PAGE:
Also raising concerns in an email to The Hoya was Rachel Cherelstein (COL ’22), the current president of Hoya Blue.
“We hope that the university and collegiate athletics across the country take note of disparities like we experienced in January to do better moving forward,” Cherelstein wrote in an email to The Hoya. “Our goal is and has been to pack McDonough for both games.”
Jaden Cobb (COL ’25), GUSA’s Director of Student Inclusion and Equity, said students receive much more information promoting men’s games in an interview with The Hoya.
“We get almost weekly emails whenever the men’s team has a home game,” Cobb said. “But you never hear information about the women’s games — nothing.”
Cobb stressed that both teams feature student-athletes who deserve support from the university.
“This isn’t the WNBA versus the NBA,” Cobb said. “This isn’t some popularity contest. These are students that the university should be able to promote and encourage regardless of their gender or other identities.”
A comment from a university spokesperson read: “Because of the university’s approach to public health in January, spectators were not permitted at any on-campus events, including athletic events, through January 30. Because of existing competition schedules, the sports impacted were men’s and women’s swimming & diving and women’s basketball. Spectators were permitted to attend competitions held at off-campus venues (this affected Men’s Basketball games held at Capital One Arena and Women’s Squash matches held at Squash on Fire) so long as spectators followed public health measures required by those venues.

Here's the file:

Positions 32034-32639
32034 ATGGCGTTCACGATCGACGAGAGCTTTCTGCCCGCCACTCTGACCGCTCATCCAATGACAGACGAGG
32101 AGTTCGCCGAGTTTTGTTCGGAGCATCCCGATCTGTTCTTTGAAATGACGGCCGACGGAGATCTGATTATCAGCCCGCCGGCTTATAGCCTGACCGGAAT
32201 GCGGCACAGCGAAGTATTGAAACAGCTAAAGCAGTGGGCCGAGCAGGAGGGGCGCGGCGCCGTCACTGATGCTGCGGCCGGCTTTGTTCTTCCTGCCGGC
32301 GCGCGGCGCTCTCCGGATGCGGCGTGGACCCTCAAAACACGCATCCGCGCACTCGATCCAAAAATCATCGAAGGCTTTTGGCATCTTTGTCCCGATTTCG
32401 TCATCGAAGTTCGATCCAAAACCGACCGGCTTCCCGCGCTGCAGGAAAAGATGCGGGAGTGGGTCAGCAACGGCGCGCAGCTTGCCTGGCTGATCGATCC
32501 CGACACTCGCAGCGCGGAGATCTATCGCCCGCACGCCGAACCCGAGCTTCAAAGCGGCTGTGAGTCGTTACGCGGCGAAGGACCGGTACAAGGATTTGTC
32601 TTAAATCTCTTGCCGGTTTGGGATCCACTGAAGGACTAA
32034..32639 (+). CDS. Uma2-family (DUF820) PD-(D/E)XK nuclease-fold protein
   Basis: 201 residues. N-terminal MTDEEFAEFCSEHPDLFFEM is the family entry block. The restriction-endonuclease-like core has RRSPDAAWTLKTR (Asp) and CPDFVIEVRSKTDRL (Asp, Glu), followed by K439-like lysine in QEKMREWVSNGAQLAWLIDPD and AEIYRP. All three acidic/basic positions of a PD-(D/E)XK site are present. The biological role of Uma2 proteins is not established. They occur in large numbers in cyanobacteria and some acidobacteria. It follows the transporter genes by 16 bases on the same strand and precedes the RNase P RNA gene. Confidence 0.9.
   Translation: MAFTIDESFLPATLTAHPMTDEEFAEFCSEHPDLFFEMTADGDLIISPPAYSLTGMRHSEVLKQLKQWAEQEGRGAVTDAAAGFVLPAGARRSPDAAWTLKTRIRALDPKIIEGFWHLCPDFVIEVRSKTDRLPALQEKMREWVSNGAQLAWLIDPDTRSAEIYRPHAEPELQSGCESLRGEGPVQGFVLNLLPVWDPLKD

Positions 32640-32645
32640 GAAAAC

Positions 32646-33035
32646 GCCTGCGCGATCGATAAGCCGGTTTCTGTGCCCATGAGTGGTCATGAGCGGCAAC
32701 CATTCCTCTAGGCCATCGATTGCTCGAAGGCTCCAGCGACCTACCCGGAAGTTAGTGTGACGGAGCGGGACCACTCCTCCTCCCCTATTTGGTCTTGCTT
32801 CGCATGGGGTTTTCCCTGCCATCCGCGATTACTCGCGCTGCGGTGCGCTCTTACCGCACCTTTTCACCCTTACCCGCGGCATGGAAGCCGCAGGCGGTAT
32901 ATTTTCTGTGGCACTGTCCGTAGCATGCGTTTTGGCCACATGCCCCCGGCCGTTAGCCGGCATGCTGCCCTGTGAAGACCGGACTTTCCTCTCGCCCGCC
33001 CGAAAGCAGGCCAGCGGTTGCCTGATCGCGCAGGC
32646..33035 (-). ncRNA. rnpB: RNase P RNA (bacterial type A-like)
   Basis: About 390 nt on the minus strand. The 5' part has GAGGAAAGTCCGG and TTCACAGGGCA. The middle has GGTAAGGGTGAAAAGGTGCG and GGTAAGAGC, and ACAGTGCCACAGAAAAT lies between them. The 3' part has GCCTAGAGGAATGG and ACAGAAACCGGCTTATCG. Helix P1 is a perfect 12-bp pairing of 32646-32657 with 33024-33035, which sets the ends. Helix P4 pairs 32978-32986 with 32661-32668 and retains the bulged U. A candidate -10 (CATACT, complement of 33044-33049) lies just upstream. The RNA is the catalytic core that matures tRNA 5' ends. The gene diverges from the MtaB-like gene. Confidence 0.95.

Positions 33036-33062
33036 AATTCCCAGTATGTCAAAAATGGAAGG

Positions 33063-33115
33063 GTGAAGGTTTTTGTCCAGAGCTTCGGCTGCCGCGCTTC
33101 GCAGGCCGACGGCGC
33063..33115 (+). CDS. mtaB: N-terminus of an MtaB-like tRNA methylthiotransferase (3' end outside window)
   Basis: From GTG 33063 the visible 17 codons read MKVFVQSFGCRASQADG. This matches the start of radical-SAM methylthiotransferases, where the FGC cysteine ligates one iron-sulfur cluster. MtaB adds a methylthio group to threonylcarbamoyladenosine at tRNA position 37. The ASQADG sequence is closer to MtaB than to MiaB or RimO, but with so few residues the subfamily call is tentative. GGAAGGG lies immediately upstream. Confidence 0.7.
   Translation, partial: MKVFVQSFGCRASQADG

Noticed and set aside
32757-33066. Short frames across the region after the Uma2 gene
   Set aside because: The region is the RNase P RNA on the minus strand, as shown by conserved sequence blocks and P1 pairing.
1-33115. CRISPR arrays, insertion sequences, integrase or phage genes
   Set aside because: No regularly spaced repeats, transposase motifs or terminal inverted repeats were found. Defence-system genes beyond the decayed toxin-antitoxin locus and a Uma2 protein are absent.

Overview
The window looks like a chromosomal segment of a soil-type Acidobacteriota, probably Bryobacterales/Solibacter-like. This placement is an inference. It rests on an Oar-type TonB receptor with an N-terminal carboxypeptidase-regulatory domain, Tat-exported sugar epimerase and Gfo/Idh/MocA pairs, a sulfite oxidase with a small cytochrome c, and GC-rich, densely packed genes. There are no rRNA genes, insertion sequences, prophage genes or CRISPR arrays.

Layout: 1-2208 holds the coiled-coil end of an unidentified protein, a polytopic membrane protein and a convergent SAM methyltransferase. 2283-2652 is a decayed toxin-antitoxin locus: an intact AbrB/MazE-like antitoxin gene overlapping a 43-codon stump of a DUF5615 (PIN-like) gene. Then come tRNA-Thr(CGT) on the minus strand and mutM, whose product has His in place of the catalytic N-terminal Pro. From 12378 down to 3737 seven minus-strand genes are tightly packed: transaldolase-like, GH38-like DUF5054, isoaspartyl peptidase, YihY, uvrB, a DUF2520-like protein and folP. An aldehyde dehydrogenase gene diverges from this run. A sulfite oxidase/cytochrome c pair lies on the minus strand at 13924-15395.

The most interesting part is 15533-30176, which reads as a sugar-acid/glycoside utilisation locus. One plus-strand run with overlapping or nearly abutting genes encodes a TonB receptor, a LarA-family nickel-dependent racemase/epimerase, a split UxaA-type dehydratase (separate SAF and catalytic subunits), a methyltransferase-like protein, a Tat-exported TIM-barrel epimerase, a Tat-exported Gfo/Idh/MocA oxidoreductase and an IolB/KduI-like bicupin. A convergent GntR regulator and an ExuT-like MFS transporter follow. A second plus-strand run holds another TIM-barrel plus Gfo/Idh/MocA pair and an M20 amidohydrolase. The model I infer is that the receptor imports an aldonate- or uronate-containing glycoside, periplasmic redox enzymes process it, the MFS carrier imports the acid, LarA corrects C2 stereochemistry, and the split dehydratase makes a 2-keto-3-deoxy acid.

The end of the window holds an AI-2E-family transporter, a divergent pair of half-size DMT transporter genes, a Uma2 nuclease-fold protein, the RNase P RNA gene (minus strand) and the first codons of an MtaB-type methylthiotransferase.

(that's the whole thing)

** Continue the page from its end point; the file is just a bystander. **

Starting this week and running through February 11, a limited number of students will be permitted at on-campus athletics events under strict public health guidelines. This includes both women’s and men’s basketball on-campus games. We are hopeful that after February 11, the University will be able to return to the same public health guidelines as the fall 2021 semester, and allow on-campus spectators through our campus visitor program.
For the on-campus events this week through February 11, the enhanced public health guidelines will include a vaccination requirement in line with other campus guests, limited capacity, restrictions on food and drinks and a requirement for masks to be worn at all times while inside McDonough Arena Attendees should wear a properly-fitting, high-quality mask (e.g., N95, KN95), which are available for free at the entrances to many campus buildings.”
Members of the women’s basketball team met with Lee Reed, Georgetown’s director of intercollegiate athletics, on Jan. 31.
Ransom explained how she thought this could prompt necessary change.
“We did and we will continue to point out inequalities,” Ransom wrote. “I’m happy that this made people uncomfortable, and that now there’s an opportunity to create change. I hope we encourage women in all sports and women not in sports not to settle and to express their discontent, and to push for answers and change.”
Correction: This article was updated Feb. 7 to include comment from a university spokesperson.